At first, the campers were only familiar with the digital realm of text messages, Facebook and video games. But by the end of camp, a new study found they experienced significant growth, connecting with the world beyond electronic screens and smartphones.
From Children and Nature Network |
Many important life skills can be gained over the summer
“The major changes on their growth speaks tremendously of the summer camp experience,” says Troy Glover, the director of the University of Waterloo’s Healthy Communities Research Network, who spearheaded the Canadian Summer Camp Research Project.
Camp counsellors had observed the positive change in children by the end of their sessions, according to researchers from the project.
“Sending kids to camp allows children to grow and learn good citizenship, social integration, personal development and social development, exploring his or her capabilities and being in a safe environment where they can grow, gain independence and take risks,” Glover says.
And in the age of overprotective parents wanting to shelter their children from all risks, camp can offer a safe place for kids to experience the kind of freedom their parents enjoyed when they were young.
“My parents were much more open to allowing me to play wherever I want … (as opposed to) today, despite our communities being statistically safer,” says Glover, a father of two. “Because we want to protect kids from harm … we are less likely to give kids their freedom.”
By allowing children to take risks, the study found camp helps children develop important skills and build their independence, resiliency and self-esteem in a safe, supervised and supportive environment.
“Camp does a really good job of teaching kids it’s okay to fail and helps them recognize their limitations and see these are things that are not fixed and can be improved upon,” Glover says.
Before making it big, Josh Bailey, the 21-year-old New York Islanders player from Bowmanville, was just a kid playing the game he loved. At hockey camp in Aurora, his parents and grandparents would cheer from the stands as Bailey, his cousin and brother teamed up and usually won the championship trophy at the end. While seven summers at hockey camp helped him develop the technical skills he needs today, for Bailey, camp was about the fun of the game.
“I was learning a lot, but I was a lot more focused on having fun,” he says. “We just went to have a good time, and it makes you love the game even more.”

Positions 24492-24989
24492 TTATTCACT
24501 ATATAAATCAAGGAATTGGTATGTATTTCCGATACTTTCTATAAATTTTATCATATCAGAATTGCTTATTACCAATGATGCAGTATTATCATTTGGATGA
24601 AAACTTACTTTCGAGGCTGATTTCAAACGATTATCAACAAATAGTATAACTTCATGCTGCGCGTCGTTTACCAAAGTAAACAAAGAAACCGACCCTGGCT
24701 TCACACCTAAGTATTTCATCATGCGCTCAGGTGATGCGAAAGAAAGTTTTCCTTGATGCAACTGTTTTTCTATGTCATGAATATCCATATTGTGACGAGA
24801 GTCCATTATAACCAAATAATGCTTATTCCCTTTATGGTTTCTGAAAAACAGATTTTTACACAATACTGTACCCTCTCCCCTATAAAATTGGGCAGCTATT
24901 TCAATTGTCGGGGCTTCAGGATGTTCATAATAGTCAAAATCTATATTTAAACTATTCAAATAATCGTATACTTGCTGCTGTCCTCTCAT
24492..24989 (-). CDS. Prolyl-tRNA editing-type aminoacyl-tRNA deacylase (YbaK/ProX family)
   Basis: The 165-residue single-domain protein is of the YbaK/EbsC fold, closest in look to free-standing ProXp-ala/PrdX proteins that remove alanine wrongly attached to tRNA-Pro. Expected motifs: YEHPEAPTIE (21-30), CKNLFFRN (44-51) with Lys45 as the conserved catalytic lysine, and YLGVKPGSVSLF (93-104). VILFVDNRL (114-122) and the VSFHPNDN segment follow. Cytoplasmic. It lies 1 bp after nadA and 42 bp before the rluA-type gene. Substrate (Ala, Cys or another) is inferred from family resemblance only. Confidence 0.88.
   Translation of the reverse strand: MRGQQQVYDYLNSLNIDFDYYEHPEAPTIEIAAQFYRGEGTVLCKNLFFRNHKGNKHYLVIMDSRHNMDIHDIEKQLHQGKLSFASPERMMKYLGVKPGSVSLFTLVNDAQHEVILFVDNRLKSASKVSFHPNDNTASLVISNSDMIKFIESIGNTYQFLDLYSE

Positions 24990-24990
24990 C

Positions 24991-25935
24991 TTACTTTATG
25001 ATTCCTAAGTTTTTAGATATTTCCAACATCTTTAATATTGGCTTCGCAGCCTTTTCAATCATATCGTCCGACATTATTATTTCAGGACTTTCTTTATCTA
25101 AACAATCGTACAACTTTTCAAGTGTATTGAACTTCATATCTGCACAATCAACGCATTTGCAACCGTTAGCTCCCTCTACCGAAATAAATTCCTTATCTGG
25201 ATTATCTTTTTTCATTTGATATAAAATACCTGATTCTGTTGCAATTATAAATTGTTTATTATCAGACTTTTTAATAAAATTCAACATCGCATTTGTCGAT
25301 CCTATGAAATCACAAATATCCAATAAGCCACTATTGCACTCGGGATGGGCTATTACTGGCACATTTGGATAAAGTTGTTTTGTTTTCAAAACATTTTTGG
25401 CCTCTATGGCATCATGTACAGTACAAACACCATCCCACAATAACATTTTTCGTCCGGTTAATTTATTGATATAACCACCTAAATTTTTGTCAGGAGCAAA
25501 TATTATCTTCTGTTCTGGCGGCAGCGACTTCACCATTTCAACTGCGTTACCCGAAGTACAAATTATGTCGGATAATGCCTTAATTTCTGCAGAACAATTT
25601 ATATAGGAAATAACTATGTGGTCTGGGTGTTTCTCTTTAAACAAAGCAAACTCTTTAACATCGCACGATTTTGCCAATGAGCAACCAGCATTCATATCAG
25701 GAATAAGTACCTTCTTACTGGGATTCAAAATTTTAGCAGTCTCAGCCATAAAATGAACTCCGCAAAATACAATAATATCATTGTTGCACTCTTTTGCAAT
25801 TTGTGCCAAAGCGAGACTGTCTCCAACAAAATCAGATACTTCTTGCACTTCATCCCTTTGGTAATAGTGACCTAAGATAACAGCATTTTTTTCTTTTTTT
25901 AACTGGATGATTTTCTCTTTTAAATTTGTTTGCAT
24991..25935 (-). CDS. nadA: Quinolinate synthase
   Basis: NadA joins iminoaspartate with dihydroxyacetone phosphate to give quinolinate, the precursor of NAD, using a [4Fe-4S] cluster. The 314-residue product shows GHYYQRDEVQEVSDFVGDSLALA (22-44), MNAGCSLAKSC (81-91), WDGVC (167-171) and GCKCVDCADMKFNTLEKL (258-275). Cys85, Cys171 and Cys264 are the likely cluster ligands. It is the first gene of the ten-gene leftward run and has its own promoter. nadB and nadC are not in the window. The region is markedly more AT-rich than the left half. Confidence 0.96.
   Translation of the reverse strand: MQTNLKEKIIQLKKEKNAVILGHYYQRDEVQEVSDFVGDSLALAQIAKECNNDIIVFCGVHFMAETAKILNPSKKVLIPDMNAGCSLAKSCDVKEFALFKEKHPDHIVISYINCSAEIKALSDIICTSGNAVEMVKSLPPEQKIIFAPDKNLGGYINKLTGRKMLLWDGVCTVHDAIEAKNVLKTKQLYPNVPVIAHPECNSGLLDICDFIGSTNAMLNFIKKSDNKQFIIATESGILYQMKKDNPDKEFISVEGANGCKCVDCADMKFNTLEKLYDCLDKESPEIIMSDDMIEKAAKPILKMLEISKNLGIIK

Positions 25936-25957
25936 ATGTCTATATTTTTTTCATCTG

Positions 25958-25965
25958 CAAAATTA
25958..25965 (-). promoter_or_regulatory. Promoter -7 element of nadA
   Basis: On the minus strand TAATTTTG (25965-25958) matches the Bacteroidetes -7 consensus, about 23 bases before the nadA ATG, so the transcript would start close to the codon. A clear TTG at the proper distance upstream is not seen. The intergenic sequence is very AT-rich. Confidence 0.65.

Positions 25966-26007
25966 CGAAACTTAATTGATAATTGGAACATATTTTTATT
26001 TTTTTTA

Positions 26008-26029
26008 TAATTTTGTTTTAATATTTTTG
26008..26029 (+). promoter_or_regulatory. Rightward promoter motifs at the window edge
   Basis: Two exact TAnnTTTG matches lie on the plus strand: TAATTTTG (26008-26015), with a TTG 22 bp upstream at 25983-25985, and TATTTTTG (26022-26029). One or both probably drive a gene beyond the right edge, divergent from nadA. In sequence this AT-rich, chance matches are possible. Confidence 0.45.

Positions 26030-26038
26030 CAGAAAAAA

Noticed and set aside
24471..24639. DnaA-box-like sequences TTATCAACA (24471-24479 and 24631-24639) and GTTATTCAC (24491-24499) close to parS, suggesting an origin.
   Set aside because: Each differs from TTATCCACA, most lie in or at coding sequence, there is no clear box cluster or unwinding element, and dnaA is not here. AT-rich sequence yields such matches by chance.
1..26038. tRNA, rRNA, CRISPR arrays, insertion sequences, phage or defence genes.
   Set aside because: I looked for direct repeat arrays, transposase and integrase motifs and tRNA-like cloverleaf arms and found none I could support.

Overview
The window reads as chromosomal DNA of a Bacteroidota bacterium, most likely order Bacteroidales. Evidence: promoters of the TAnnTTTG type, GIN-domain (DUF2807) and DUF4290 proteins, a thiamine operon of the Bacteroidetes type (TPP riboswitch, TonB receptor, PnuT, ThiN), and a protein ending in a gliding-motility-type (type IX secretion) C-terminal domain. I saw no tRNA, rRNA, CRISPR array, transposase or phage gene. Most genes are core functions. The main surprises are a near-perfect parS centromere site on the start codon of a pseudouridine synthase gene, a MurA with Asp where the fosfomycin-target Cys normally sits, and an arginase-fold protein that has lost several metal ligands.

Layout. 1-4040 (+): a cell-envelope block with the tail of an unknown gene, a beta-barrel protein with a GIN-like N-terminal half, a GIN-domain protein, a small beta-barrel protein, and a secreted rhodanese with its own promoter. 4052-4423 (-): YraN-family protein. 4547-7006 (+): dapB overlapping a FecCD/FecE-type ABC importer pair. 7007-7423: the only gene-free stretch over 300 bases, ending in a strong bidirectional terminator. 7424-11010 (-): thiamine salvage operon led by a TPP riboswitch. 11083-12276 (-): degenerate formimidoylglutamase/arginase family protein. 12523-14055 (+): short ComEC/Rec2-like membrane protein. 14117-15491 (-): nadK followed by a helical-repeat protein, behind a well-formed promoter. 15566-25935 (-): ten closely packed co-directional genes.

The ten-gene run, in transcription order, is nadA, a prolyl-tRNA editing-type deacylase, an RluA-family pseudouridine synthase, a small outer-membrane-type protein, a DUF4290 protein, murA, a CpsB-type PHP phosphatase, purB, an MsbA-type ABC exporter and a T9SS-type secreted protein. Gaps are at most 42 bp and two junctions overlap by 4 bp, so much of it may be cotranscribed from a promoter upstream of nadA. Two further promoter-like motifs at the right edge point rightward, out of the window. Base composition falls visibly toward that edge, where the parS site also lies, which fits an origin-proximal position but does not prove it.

Camps can also provide the bond with nature that is sorely missing in the lives of many children today, Richard Louv writes in his book, Last Child in the Woods: Saving Our Children from Nature-Deficit Disorder.
“Children need nature for the healthy development of their senses, and therefore, for learning and creativity,” Louv says.
Steve Paikin, Canadian journalist, author and host of TVO’s The Agenda, fondly remembers jumping off a 12-foot mini-cliff, learning to build a fire, and falling in love with one of the kitchen girls while at camp.
“Getting outdoors, in the bush, particularly if you live in an inner city, is essential to becoming a better person,” he says. “It’s an essential building block in allowing children to become more independent. And let’s not forget the obvious: it’s good for parents as well to have some time on their own, knowing their kids are thriving in a spectacular environment.”
Camp can also be a place where youth gradually build leadership skills.
“You’re often having to rely on your teammates or cabin mates to complete an activity,” says Moira MacDougall, who heads teen and young adult strategies for the YMCA of Greater Toronto, a charity providing community support programs.
For Trefor Munn-Venn’s family, camp is the most important event after Christmas and Easter. Since his first child was born seven years ago, the consultant has been taking his entire family each year to Cairn, a traditional overnight camp in Baysville.
The 42-year-old father says camp has helped his two boys, ages 7 and 5, become more confident and proud of themselves for doing things they didn’t think they could do such as wall-climbing, canoeing and living outdoors for a week.
“They’re encouraged to be themselves and the staff help them discover who they are,” he says. “We see them come back always more relaxed, confident and independent.”
- With files from Lisa Van de Ven and Caroline Maga
Christl Dabu is the editor of camps.ca and Our Kids Canada’s Summer Camp Guide, produced by Our Kids Media (www.ourkids.net). Our Kids will be hosting a Camp Expo (www.ourkids.net/campexpo) on Feb. 26, 2012, at Roy Thomson Hall, featuring March break, year-round and summer camps from across Ontario. For a handy camp search engine, camp alumni profiles and more tips, visit http://www.camps.ca/2012.
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